A very small Italy! Model village with Italian landmarks, including the 1.8m Rialto Bridge and a mini Leaning Tower of Pisa, hidden in the forest of Wales
- Over 30 miniatures of Italy’s iconic landmarks have been discovered in a forest in Gwynedd, North WalesW
- Magical ‘Little Italy’ was created for over 25 years by the late chicken farmer Mark Bourne and his wife Muriel
- Now gardener Jonathan Fell is helping to restore the small buildings before they are overrun by vegetation
A magical model village of Italian monuments faces a struggle for survival after it was discovered crumbling and overgrown in a Welsh forest.
The stunning collection of over 30 iconic buildings and structures includes a 6-foot Rialto Bridge from Venice, a small Duomo from Florence, and a miniature Leaning Tower from Pisa.
It was lovingly crafted for over 25 years by the late chicken farmer Mark Bourne and his wife Muriel next to their 19th century cottage near the village of Corris in Gwynedd, North Wales.
But the collection hidden in the countryside is in danger of decay after being reclaimed by nature and falling into disrepair.
A miniature model of Tempietto in San Pietro in Montorio, Rome (left) and a 1.8m Rialto Bridge viewed from Venice (right)
The Little Italy Trust has now been established to save the tribute to Italian architecture established by Mr Bourne after his frequent trips abroad to his beloved Italy.
He returned home with sketchbooks full of drawings and spent the next six weeks using chicken wire and mortar to build his creations.
farmer Bourne would also recycle dumped items – and use an old washing kettle to form the dome of his Tempietto.
Before his death in 2009, Mr Bourne said: ‘Italy is a beautiful but impossible mistress – and Wales is the woman I’d like to leave.’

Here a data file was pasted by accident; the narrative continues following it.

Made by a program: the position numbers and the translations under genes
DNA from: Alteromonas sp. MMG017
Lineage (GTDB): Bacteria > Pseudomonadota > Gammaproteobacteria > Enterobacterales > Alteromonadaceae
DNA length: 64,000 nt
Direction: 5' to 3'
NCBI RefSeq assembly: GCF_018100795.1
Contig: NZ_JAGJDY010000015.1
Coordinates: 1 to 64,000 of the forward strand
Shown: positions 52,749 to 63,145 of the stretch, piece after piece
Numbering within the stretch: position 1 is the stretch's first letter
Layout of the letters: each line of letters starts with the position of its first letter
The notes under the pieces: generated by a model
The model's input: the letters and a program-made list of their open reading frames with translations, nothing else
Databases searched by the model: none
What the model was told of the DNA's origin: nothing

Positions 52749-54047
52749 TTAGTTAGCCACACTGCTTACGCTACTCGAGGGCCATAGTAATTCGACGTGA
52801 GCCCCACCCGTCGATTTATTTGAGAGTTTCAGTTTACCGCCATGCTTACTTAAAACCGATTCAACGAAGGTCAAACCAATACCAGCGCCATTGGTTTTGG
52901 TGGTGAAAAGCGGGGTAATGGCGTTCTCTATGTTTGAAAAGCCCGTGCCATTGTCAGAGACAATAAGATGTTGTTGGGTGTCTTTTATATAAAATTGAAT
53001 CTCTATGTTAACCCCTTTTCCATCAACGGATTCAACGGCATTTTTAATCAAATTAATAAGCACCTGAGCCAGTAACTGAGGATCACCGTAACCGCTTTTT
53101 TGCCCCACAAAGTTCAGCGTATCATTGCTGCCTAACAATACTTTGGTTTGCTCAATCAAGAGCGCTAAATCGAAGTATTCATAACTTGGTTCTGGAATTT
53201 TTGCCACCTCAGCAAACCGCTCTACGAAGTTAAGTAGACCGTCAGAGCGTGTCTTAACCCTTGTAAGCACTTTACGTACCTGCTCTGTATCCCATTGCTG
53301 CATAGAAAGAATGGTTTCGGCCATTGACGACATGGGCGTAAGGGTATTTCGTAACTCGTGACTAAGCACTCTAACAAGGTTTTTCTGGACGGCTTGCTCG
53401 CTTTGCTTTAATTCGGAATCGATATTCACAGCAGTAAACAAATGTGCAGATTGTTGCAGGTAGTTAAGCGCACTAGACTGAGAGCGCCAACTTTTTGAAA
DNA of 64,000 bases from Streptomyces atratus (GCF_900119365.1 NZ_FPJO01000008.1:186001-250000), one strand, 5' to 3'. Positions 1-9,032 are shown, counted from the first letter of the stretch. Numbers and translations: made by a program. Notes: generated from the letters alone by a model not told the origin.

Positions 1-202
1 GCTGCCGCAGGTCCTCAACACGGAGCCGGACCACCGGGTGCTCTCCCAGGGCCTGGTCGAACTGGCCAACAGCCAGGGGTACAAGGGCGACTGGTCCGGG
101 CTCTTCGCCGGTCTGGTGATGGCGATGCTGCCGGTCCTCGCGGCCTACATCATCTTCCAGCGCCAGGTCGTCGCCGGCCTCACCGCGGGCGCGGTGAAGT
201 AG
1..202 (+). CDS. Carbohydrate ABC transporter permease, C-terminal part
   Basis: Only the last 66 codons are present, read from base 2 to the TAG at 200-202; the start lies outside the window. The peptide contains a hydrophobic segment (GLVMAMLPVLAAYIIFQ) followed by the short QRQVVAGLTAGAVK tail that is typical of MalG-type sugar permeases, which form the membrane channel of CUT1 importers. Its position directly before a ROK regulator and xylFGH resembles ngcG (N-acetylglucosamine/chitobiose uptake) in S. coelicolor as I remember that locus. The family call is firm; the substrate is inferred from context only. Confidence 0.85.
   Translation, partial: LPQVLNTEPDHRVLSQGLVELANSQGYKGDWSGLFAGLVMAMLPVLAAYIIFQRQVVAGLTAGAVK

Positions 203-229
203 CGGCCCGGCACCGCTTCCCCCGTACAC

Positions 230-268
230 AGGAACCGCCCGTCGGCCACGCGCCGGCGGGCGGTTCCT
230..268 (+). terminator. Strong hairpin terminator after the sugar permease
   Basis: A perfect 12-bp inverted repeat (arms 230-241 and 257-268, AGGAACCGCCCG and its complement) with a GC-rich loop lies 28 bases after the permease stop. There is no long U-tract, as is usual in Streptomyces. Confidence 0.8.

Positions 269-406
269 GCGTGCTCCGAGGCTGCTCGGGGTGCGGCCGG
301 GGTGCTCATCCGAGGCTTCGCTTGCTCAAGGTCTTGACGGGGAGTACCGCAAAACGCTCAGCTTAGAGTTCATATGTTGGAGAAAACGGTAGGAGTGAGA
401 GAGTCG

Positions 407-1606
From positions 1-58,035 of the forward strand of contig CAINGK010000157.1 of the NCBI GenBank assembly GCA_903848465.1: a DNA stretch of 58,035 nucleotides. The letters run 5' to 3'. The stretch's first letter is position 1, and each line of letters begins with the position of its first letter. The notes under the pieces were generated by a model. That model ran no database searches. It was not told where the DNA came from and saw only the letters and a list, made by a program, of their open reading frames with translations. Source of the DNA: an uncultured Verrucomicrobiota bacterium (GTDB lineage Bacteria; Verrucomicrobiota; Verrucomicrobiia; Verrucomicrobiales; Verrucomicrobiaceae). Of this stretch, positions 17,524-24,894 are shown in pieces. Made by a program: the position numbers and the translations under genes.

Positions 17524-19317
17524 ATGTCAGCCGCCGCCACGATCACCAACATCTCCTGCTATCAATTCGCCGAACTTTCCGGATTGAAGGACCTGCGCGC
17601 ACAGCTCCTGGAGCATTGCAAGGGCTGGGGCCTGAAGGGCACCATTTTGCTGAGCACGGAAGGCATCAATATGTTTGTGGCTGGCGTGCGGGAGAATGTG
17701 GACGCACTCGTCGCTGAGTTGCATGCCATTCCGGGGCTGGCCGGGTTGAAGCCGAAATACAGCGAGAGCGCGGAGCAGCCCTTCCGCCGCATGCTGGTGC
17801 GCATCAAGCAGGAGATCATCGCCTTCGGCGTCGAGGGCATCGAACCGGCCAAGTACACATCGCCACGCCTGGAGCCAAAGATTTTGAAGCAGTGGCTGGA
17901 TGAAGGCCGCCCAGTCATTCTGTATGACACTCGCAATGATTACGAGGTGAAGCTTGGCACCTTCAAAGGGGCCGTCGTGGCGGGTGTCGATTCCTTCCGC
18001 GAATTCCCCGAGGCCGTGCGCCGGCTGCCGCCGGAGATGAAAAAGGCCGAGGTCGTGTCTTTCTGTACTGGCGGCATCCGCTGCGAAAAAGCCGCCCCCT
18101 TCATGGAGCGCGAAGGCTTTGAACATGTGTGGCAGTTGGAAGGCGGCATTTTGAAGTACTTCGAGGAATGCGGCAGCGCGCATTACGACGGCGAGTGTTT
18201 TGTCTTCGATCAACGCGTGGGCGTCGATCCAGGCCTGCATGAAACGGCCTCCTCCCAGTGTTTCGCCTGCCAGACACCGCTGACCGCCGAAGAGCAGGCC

A model of the Cathedral of Santa Maria del Fiore in Florence overlooks the Welsh valleys of Gwynedd
The structures are made of chicken wire and mortar, as well as salvaged items from Mr Bournene’s farm
An intricate model of Palazzo Contarini del Bovolo, Venice, is hidden behind ivy in the Welsh forest
A representation of the Italian scene, built into a small hill as much of the Italian landscape is in real life
The village of miniature monuments is decorated with small versions of famous Italian statues, now covered with moss
Orchard gardener Jonathan Fell, who once worked as a designer at the Royal Pavilion in Brighton, helps rescue the models.
He said: ‘In Welsh terms, these are a national treasure. We may have a decade to stabilize them before they are lost forever.
‘I use white lime as mortar. It leaves white cobwebs over repaired structures, but over time these will turn green and fade.
Arches in orange mortar that could represent the Portico di San Luca of Bologna. A conservation ‘fingerprint’ must be recorded so that the original designs are preserved
Visitors are asked to stay away from the site while work is underway – but it is believed the buildings will remain open to the public in the long run
The Little Italy Trust has now been established to save the models, a tribute to Italian architecture was established by Mr Bourne after his frequent trips abroad to his beloved Italy
Jonathan now has eight permanent volunteers and four part-timers working to save the structures that are crumbling
Orchard gardener Jonathan Fell said the farmer’s work is now a ‘national treasure’ and should be respected as such
“It’s important that we leave a preservation fingerprint so we know exactly what has been done, while staying true to the original designs.”
Jonathan now has eight regular volunteers and four part-timers working to save the structures.
Visitors are asked to stay away from the site during the work.